“A warrior cannot complain or regret anything. His life is an endless challenge, and challenges cannot possibly be good or bad. Challenges are simply challenges … a warrior takes everything as a challenge while an ordinary man takes everything as either a blessing or a curse.”
Carlos Castaneda

Tales of Power

Intellect Run Amok


I often have a critical view towards intellect. It seems to me that intellect has become a destructive presence in this day and age. So many modern day infrastructures that we may take for granted are intellectual monuments. Finance, Law, Medicine come to mind (ironically these were the supposedly “most cherished occupations” in the minds of parents of my generation) – all hugely elaborate and complex systems that are intellectual products of our times. Yet, in my mind, these three (and many others) are not only failing to support humanity at large but actually working against it – attacking it.

My stubborn insistence that all is good in the world … forces me to ask why this is so? Is there something that I am missing? If not, how am I misinterpreting my perception of the world? This time these questions came to my mind as I was beginning to collect notes for another post. And this time, I remembered to go back to Robert Pirsig where I feel I have found, once again, some comfort.

Robert Pirsig suggests that at the beginning of the 20th century, society (at least western society) went through a shift from social dominance to intellectual dominance. The test of what was good shifted from ‘Does it meet society’s approval?’ to ‘Does it meet the approval of our intellect?’.

“… November 11, 1918 … the end of World War I … President Woodrow Wilson belonged in both worlds, Victorian society and the new intellectual world of the 20th century: the only university professor ever to be elected president of the United States. Before Wilson’s time academicians has been peripheral within the Victorian power structure … intellectuals were not expected to run society itself. They were valued servants of society … Leadership was for practical, businesslike ‘men of affairs’.” read more

But apparently that revolution didn’t hold out very long. Intellect was premature:

“The intellectuals had preempted all the causes. Causes were to the 20th century intellectuals as manners had been to Victorians … They had everything figured out … ‘pursuit of happiness’ seemed to have become like the pursuit of some scientifically created mechanical rabbit that moves ahead at whatever speed it is being pursued. If you ever did catch it for a few moments it had a peculiar synthetic, technological taste that made the pursuit seem senseless.” read more

And ultimately the freedom it had achieved backfired on itself:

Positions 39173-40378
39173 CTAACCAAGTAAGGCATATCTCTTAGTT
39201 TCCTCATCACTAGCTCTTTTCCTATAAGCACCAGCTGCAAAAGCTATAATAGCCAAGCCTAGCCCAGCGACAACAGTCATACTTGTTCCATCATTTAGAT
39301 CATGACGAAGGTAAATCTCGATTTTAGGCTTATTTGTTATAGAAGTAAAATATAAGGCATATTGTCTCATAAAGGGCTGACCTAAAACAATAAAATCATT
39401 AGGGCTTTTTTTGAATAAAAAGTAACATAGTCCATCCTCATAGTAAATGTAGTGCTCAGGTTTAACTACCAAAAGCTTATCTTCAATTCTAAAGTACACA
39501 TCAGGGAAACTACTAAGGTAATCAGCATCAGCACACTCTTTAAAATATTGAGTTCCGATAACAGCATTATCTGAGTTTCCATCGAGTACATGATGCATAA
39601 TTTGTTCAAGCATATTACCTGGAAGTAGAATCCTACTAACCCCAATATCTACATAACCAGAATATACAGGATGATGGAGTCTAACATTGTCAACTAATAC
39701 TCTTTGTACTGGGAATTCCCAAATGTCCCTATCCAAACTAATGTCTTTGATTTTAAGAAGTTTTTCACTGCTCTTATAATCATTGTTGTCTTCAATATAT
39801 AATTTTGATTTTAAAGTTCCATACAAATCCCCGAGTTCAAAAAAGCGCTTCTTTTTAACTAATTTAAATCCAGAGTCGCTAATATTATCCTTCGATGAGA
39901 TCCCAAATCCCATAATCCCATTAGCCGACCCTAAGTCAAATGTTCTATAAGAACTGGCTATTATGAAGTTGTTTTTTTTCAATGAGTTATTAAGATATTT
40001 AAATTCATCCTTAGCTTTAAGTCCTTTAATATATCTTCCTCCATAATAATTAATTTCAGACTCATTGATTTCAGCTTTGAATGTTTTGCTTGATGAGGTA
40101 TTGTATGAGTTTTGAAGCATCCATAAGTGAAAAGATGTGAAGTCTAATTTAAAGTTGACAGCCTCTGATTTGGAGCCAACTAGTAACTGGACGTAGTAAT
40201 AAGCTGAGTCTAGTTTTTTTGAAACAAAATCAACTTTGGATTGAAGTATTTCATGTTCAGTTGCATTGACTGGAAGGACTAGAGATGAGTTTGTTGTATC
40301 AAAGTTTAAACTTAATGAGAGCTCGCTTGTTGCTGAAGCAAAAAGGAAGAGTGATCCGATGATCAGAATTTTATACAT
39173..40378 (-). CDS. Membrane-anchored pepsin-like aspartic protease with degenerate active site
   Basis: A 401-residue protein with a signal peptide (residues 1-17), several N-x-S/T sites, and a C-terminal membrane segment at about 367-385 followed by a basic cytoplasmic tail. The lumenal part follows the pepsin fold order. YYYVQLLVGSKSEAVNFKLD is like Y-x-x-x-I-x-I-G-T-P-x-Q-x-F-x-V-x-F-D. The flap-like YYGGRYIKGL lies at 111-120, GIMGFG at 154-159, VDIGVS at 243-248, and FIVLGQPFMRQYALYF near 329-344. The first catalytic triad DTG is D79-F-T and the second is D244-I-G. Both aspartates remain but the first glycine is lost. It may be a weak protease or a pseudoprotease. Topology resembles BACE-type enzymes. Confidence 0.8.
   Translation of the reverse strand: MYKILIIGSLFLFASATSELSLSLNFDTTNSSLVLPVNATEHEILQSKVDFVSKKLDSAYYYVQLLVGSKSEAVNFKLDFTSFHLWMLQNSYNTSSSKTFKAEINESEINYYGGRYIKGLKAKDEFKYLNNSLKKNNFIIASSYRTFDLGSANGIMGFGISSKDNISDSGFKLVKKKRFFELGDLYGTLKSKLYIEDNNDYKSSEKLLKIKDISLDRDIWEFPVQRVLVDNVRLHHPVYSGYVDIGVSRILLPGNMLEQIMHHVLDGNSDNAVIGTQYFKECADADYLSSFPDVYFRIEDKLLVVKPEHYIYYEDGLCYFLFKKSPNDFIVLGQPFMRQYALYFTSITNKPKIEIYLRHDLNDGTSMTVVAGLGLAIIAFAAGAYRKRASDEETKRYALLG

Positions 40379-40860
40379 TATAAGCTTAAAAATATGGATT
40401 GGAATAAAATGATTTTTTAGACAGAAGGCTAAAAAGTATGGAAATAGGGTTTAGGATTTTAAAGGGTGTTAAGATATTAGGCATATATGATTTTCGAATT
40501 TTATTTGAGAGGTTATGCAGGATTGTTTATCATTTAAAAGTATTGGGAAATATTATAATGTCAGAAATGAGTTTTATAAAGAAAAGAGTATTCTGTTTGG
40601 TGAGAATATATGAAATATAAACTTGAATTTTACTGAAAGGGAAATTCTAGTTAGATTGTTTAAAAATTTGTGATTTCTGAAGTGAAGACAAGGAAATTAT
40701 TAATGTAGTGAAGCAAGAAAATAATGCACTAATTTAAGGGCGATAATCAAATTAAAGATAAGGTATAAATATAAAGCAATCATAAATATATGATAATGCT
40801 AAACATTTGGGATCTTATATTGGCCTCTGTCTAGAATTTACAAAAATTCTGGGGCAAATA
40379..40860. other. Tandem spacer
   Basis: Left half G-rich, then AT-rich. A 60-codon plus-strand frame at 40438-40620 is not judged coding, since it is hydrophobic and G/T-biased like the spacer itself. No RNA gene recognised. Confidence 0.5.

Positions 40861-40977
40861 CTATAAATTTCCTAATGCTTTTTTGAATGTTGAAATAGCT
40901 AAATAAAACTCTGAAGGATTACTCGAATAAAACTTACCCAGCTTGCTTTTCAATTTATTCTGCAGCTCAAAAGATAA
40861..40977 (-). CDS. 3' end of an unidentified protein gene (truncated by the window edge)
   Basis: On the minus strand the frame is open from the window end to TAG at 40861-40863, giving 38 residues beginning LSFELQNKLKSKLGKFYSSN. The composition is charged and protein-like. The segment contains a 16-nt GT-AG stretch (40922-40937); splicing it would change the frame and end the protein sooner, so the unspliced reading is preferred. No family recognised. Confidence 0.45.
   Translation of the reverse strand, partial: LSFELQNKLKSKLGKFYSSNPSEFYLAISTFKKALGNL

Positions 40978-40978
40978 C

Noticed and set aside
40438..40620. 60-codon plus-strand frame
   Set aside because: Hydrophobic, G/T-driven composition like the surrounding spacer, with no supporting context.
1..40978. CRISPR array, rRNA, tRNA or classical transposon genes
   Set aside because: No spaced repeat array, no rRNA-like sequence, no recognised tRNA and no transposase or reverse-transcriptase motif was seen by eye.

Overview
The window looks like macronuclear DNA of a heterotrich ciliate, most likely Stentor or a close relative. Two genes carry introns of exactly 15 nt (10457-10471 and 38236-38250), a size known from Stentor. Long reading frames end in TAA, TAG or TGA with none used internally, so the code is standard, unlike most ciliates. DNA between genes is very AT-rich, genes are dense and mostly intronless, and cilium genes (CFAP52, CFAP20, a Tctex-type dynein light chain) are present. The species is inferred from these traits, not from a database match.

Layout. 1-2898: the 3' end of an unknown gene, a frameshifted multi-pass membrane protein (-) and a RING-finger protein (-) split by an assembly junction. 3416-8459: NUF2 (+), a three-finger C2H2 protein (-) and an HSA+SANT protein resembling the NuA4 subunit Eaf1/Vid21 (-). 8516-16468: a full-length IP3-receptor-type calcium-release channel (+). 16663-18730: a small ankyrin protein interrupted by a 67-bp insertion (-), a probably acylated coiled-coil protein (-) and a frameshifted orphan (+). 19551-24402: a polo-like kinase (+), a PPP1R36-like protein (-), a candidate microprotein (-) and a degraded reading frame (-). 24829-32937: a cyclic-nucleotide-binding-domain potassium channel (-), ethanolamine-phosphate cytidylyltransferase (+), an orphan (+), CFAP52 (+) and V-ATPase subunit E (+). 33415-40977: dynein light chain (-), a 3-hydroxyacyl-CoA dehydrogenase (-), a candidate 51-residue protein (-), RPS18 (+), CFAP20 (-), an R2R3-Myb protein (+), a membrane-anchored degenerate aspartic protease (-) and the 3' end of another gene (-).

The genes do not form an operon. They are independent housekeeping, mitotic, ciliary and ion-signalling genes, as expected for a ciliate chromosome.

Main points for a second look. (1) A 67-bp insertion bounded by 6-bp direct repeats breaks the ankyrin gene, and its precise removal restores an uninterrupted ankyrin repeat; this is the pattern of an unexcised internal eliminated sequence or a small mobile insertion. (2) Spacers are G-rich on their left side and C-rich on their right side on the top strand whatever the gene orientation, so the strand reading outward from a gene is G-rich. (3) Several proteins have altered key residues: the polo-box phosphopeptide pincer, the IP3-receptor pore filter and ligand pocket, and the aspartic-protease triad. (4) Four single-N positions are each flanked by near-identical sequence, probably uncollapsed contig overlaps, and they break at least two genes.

“… The Hippie revolution of the 60’s was a moral revolution against both society and intellectuality … children of well-to-do … people of the world who suddenly turned upon their parents & schools & society with a hatred no one could have believed existed …” read more

I believe that, as Robert Pirsig suggests, we are still deep in the clutches of a moral void. However, intellect has not stood still – it has shot forward in the hands of social institution such as academics and business. Intellect is sprinting to the future yet it never took the time to learn to walk. Intellect forgot to forge a healthy relationship with the society which it serves and upon which it stands. Try to imagine the USA  as a country without its constitution – it would have no purpose (to fight for, to fight against, to refine). Such is the state of intelect:

“The intellect’s evolutionary purpose has never been to discover an ultimate meaning of the universe. That is a relatively recent fad. It’s historical purpose has been to help a society find food,detect danger, and defeat enemies. It can do this well or poorly, depending on the concepts it invents for this purpose … Knowledge has grown away from this historic purpose and become an end in itself, just as society has grown away from it’s original purpose of preserving physical human beings … and this growing away … towards greater Quality is a moral growth. But those original purposes are still there. And when things get lost … it is useful to remember that point of departure.” read more

This explains to me why it seems (to me) that so many core social institutions we expect to support us in life seem to be working against us. This is why so much intellectual artifacts feel like, what I like to call, intellectual masturbations (it feels good thinking it but is ultimately useless or even destructive).

I suppose, in my spirit of embracing a goodness of the world, that there will be two artifacts to this untamed energy. The first is that sometime in the future it will bring us to social disaster (personally I feel we are really close if not already there). The second is that we will have at our disposal tremendous tools, born of rigorous intellectual efforts, to support us in crisis and to help us get through it and grow into a better future.

Final note: Though it felt extraneous to the central theme of this post I do feel it is worth noting that Robert Pirsig further suggest that the social moral values that surfaced in place of replaced the Victorian ones that were ousted by intellectuals were ultimately adopted from the next best and conveniently neighboring society: native Indians who it seems have since been trampled into dirt.


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